As the pandemic recedes, a return to normal life — maybe a new normal — is increasingly in view. But the shift to reporting to offices in person will likely be fraught with psychological issues.
“My biggest prediction is that we’re going to have a tsunami of mental health worries. This will be a really rough period,” business psychologist Melanie Katzman forecasts in an interview with ThinkAdvisor.
After working from home and doing virtual meetings for some 14 months now, employees are feeling anxious and awkward about returning to shared physical space, Katzman says.
She maintains a clinical practice in New York City and has held faculty posts in psychiatry at Weill Cornell Medical Center and the University of London.
Management should expect high levels of tension both from workers who want to be back to the office and those who don’t, argues the psychologist, whose New York-based Katzman Consulting numbers clients that include AllianceBernstein, Goldman Sachs, PricewaterhouseCoopers and ViacomCBS.
Polls have found that about half the workers returning to offices are feeling anxious about getting back to “normal life,” according to Katzman.
When it comes to financial advisors, she appreciates that in-person meetings with prospects are vital to developing relationships. Katzman argues, however, that FAs should hold off on trying to arrange these.
As people transition from pandemic life and are feeling anxious about what lies ahead, they are in no mood to be “pitched,” she says.
In the interview, Katzman argues that the pandemic taught valuable lessons in alternative ways jobs can be executed, among other positives.
“If you just try to replicate what was there before,” she says, “you’ve lost what the pandemic gave us.”
Katzman, who was a senior fellow at Wharton Business School’s Center for Leadership and Change Management, is a partner in the international social enterprise Leaders’ Quest.
A popular speaker and business coach, she regularly provides free advice and coping strategies via social media and publishes a monthly newsletter as well.
ThinkAdvisor recently interviewed the psychologist, speaking by phone from Memphis, Tennessee.
About the return to offices, she noted that people need to renew their interpersonal skills, which rusted in lockdown and afterward with limited social interaction.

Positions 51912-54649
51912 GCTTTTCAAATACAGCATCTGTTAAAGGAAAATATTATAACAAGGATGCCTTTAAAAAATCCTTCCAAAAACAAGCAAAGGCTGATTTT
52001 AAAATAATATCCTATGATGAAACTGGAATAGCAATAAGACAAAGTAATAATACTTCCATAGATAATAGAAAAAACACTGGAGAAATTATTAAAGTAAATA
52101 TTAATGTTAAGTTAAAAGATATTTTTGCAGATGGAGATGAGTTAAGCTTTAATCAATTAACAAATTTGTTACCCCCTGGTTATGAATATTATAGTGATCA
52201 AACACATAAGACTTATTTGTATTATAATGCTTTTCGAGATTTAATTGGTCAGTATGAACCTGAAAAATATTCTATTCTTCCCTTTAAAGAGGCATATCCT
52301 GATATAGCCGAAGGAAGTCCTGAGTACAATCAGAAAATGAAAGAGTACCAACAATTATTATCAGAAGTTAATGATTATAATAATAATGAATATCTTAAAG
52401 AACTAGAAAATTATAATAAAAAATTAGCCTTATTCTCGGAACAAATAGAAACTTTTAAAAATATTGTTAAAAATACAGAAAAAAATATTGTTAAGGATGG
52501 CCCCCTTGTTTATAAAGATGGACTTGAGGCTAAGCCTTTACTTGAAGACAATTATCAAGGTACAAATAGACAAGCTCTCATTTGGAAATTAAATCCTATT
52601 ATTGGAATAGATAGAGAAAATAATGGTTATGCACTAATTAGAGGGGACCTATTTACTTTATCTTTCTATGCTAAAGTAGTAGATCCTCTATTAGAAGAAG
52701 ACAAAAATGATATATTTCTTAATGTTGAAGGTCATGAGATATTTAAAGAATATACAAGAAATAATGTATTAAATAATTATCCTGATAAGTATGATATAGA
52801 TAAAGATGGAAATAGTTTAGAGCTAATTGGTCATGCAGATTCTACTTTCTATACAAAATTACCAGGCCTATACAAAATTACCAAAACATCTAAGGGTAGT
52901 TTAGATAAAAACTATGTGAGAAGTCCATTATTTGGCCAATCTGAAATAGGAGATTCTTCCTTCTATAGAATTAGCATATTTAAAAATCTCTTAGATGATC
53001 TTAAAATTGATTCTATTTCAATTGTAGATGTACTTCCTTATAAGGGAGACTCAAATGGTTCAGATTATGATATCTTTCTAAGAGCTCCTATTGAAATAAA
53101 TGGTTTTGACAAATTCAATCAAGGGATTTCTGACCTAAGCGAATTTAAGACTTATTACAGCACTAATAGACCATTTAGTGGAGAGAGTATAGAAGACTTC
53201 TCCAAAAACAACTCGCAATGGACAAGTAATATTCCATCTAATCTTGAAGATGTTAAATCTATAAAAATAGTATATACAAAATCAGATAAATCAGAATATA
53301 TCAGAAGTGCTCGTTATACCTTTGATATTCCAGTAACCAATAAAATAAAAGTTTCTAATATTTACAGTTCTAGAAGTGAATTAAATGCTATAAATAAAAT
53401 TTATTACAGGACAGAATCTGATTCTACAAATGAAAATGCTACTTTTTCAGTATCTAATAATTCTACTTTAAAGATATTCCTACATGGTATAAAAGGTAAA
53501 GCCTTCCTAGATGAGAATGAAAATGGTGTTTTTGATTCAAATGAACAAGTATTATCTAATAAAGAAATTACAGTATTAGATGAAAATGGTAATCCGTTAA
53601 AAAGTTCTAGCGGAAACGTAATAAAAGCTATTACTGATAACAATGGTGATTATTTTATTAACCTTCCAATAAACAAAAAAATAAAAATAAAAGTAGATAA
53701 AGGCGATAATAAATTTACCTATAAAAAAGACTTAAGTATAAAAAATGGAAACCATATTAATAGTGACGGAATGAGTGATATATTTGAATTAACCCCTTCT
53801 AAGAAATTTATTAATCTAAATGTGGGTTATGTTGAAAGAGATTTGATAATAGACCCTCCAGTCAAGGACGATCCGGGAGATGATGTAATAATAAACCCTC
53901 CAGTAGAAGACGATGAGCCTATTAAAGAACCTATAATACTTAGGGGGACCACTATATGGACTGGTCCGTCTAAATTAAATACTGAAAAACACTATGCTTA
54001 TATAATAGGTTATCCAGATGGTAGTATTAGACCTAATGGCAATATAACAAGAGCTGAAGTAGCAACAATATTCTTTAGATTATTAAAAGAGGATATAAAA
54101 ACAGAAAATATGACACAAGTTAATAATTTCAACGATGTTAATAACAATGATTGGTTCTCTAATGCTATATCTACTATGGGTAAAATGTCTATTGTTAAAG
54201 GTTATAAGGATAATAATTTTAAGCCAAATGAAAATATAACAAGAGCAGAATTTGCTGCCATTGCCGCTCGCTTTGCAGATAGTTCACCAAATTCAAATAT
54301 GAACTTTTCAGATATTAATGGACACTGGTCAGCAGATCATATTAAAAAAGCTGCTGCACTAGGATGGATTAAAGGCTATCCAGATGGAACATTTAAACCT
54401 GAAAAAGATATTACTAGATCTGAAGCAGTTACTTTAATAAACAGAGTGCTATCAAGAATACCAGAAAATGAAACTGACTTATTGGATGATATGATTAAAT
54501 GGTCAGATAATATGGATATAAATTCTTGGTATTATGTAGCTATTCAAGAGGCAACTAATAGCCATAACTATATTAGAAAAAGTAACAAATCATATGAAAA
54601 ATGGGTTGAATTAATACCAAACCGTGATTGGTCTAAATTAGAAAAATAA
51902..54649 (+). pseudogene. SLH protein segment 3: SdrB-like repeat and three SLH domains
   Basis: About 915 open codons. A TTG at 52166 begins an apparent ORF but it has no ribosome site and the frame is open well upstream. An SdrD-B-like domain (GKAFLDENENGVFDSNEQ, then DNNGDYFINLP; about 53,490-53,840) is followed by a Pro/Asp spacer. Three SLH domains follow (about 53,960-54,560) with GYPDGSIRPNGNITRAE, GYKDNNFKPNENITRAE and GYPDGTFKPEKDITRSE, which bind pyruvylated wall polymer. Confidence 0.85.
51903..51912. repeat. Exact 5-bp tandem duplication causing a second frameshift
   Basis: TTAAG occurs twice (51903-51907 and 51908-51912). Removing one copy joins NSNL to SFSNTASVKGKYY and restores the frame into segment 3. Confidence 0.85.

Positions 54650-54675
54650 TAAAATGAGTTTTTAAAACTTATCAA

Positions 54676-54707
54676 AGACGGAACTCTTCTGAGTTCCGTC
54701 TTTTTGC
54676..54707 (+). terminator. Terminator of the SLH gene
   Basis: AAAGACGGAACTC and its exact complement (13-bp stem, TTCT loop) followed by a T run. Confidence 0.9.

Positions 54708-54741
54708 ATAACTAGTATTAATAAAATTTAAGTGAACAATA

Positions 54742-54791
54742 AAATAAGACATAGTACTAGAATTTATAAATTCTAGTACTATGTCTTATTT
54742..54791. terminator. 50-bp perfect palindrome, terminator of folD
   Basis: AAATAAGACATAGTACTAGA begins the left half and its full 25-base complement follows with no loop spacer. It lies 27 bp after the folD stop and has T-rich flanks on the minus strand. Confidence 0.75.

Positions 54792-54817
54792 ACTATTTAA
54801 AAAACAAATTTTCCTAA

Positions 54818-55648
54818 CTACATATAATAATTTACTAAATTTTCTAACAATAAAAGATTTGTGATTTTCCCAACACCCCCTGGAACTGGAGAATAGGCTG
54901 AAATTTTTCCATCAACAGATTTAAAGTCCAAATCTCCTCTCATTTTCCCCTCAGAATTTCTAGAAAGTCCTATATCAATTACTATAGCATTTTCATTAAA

Katzman suggests giving a welcoming smile to co-workers. “Even if you have a mask on,” she says, “your eyes show it.”
Here are highlights from our conversation:
THINKADVISOR: Post-pandemic, what do you foresee happening in business offices from a psychological perspective?
MELANIE KATZMAN: My biggest prediction is that we’re going to have a tsunami of mental health worries. Companies need to be prepared for that.
The amount of emotion that people are experiencing now is across a very wide spectrum. They feel anxious and awkward about returning to the office. We can’t pretend that everything is fine and normal. This will be a really rough period.
What do you see as the scenario when employees return to their offices?
Not everybody wants to be back at the office. It will be very hard for companies that are either not direct service or production to go full time [in-person]. There’ll be a lot of tension that needs to be managed.
For example, there’ll be tension in companies that dictate versus those that have conversations with employees. There’ll be tension between people who are vaccinated and those who aren’t.
A lot of tension will stem from the civil unrest we had during the pandemic.
There was a real reckoning in a lot of companies and an unleashing of emotion, which hasn’t been resolved.
To what extent are firms requiring employees to return to the office?
Certain companies have always said, “Everybody has to be in the office.” Now some are saying, “It turns out we were able to function without people being in the office, so we’re going to a required three or four days.”
But some firms, such as Goldman Sachs, are saying, “Everybody back!”
Others, like private equity firms, are saying, “Everybody back!” But the employees are saying, “No, I’m not doing that: I travel to look at assets and deals. Why do I need to come into the office on the other days?” So there’s a lot of resentment.
Well, then, are senior managers facing some major challenges?
Companies need to take a hard look at how to give people more flexible arrangements about being in the office. They need to have conversations company-wide about things they found that challenge the assumptions they had — and that have worked. Like “Do we always have to be in the office in person?” “Do we always have to be on an airplane?”
However, it’s really important to realize that people were working at home during a pandemic, and that’s different from working at home when the world is open. We don’t know what that looks like yet.
What are the biggest impediments for employees in the move from working in virtual space to sharing physical space?